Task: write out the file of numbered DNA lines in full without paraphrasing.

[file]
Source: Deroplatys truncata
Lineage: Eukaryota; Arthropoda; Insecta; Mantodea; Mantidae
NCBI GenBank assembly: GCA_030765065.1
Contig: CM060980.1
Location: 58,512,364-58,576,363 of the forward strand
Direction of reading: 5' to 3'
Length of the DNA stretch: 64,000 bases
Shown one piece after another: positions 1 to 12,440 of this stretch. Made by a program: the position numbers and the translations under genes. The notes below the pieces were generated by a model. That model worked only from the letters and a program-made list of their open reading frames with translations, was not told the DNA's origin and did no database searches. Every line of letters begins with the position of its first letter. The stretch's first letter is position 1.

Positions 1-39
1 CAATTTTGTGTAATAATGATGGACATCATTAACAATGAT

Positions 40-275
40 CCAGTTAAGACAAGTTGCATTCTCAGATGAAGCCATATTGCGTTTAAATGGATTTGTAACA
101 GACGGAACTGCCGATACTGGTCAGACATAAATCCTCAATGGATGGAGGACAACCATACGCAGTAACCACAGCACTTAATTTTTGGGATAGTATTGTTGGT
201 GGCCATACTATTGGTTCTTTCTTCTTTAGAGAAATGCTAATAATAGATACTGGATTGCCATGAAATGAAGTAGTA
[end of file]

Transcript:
Source: Deroplatys truncata
Lineage: Eukaryota; Arthropoda; Insecta; Mantodea; Mantidae
NCBI GenBank assembly: GCA_030765065.1
Contig: CM060980.1
Location: 58,512,364-58,576,363 of the forward strand
Direction of reading: 5' to 3'
Length of the DNA stretch: 64,000 bases
Shown one piece after another: positions 1 to 12,440 of this stretch. Made by a program: the position numbers and the translations under genes. The notes below the pieces were generated by a model. That model worked only from the letters and a program-made list of their open reading frames with translations, was not told the DNA's origin and did no database searches. Every line of letters begins with the position of its first letter. The stretch's first letter is position 1.

Positions 1-39
1 CAATTTTGTGTAATAATGATGGACATCATTAACAATGAT

Positions 40-275
40 CCAGTTAAGACAAGTTGCATTCTCAGATGAAGCCATATTGCGTTTAAATGGATTTGTAACA
101 GACGGAACTGCCGATACTGGTCAGACATAAATCCTCAATGGATGGAGGACAACCATACGCAGTAACCACAGCACTTAATTTTTGGGATAGTATTGTTGGT
201 GGCCATACTATTGGTTCTTTCTTCTTTAGAGAAATGCTAATAATAGATACTGGATTGCCATGAAATGAAGTAGTA